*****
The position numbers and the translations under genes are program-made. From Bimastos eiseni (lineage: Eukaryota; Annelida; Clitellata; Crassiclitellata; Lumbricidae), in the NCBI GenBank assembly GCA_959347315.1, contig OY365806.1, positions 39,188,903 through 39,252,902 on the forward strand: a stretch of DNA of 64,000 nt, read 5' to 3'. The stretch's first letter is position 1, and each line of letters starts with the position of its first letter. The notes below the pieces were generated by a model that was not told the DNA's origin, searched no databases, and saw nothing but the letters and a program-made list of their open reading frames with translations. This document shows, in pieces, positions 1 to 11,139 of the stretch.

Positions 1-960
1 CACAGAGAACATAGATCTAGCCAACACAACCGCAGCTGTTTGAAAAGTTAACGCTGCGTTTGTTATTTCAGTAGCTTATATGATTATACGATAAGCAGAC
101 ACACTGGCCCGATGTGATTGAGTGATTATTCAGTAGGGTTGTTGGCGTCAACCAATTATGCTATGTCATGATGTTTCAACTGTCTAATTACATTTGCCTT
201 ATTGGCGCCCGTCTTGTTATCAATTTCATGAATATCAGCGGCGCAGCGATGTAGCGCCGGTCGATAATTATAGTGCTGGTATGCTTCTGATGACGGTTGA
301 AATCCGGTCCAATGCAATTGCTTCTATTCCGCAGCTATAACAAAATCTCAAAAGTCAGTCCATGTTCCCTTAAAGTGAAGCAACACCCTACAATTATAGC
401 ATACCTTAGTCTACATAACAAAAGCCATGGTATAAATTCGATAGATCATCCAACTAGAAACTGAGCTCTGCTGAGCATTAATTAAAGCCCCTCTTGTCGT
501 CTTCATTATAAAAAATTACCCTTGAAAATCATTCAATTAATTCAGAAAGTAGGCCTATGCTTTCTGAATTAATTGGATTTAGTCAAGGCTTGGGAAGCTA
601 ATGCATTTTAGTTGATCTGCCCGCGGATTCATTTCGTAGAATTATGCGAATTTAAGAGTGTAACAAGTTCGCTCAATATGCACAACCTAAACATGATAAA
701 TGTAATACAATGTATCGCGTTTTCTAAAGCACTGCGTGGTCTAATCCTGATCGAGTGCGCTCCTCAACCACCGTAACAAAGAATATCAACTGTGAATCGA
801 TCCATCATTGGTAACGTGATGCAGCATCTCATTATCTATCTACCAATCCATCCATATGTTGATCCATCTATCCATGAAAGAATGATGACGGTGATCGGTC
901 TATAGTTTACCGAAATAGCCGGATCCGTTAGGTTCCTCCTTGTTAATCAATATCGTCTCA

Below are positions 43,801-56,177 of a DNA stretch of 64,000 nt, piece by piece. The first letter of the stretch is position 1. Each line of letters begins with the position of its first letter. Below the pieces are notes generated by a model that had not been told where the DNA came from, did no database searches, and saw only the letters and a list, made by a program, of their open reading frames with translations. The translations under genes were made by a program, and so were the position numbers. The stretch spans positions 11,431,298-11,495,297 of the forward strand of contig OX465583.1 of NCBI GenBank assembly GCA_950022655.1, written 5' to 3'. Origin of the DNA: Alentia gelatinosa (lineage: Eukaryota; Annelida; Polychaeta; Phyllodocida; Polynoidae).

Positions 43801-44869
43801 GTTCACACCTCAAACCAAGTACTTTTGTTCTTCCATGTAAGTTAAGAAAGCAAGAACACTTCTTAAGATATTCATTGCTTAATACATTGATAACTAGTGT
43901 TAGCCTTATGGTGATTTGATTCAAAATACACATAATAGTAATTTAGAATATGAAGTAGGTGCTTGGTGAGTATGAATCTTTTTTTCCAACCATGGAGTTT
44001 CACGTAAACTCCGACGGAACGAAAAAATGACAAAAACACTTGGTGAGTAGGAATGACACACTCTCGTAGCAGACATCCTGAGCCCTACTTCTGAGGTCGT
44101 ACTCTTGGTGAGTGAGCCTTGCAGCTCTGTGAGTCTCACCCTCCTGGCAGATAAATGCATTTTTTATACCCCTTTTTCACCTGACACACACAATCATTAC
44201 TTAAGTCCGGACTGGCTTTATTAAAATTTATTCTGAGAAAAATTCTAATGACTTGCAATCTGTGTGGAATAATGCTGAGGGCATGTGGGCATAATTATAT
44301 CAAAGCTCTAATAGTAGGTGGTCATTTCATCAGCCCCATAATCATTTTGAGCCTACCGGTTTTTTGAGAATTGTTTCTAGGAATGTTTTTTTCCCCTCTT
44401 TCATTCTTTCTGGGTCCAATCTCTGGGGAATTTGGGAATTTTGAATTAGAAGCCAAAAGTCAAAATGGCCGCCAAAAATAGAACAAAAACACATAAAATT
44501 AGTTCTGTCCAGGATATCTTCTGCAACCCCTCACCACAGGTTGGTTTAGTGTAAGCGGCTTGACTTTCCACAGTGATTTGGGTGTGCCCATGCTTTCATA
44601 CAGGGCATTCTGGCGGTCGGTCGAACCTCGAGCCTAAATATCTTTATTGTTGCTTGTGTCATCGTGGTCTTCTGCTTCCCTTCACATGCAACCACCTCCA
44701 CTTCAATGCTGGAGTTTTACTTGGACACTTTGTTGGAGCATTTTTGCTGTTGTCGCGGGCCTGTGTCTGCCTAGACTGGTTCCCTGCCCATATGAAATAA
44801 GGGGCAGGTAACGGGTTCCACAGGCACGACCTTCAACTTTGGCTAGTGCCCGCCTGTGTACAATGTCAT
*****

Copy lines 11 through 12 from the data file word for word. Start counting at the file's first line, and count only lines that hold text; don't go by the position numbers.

801 TCCATCATTGGTAACGTGATGCAGCATCTCATTATCTATCTACCAATCCATCCATATGTTGATCCATCTATCCATGAAAGAATGATGACGGTGATCGGTC
901 TATAGTTTACCGAAATAGCCGGATCCGTTAGGTTCCTCCTTGTTAATCAATATCGTCTCA